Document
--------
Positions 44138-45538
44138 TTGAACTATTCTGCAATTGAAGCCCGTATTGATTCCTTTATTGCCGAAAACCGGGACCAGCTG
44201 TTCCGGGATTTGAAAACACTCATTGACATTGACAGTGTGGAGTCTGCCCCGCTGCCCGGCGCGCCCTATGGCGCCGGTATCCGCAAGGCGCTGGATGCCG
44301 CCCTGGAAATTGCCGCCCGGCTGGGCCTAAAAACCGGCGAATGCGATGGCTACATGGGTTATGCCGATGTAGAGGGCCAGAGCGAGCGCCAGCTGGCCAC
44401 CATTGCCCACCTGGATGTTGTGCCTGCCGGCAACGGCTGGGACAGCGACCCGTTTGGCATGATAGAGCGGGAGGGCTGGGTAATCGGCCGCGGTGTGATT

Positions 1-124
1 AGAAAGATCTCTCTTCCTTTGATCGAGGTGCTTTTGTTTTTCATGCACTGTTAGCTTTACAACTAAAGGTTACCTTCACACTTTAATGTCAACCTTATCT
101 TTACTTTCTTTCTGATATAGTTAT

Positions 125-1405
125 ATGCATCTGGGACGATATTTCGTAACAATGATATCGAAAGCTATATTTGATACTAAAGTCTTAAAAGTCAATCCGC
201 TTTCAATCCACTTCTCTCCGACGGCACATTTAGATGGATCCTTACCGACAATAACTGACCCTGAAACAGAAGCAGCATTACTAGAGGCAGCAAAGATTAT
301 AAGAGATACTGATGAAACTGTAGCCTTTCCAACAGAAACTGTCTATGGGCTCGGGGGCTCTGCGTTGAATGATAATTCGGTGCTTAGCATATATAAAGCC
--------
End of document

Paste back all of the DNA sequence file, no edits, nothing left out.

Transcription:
Positions 44138-45538
44138 TTGAACTATTCTGCAATTGAAGCCCGTATTGATTCCTTTATTGCCGAAAACCGGGACCAGCTG
44201 TTCCGGGATTTGAAAACACTCATTGACATTGACAGTGTGGAGTCTGCCCCGCTGCCCGGCGCGCCCTATGGCGCCGGTATCCGCAAGGCGCTGGATGCCG
44301 CCCTGGAAATTGCCGCCCGGCTGGGCCTAAAAACCGGCGAATGCGATGGCTACATGGGTTATGCCGATGTAGAGGGCCAGAGCGAGCGCCAGCTGGCCAC
44401 CATTGCCCACCTGGATGTTGTGCCTGCCGGCAACGGCTGGGACAGCGACCCGTTTGGCATGATAGAGCGGGAGGGCTGGGTAATCGGCCGCGGTGTGATT

Positions 1-124
1 AGAAAGATCTCTCTTCCTTTGATCGAGGTGCTTTTGTTTTTCATGCACTGTTAGCTTTACAACTAAAGGTTACCTTCACACTTTAATGTCAACCTTATCT
101 TTACTTTCTTTCTGATATAGTTAT

Positions 125-1405
125 ATGCATCTGGGACGATATTTCGTAACAATGATATCGAAAGCTATATTTGATACTAAAGTCTTAAAAGTCAATCCGC
201 TTTCAATCCACTTCTCTCCGACGGCACATTTAGATGGATCCTTACCGACAATAACTGACCCTGAAACAGAAGCAGCATTACTAGAGGCAGCAAAGATTAT
301 AAGAGATACTGATGAAACTGTAGCCTTTCCAACAGAAACTGTCTATGGGCTCGGGGGCTCTGCGTTGAATGATAATTCGGTGCTTAGCATATATAAAGCC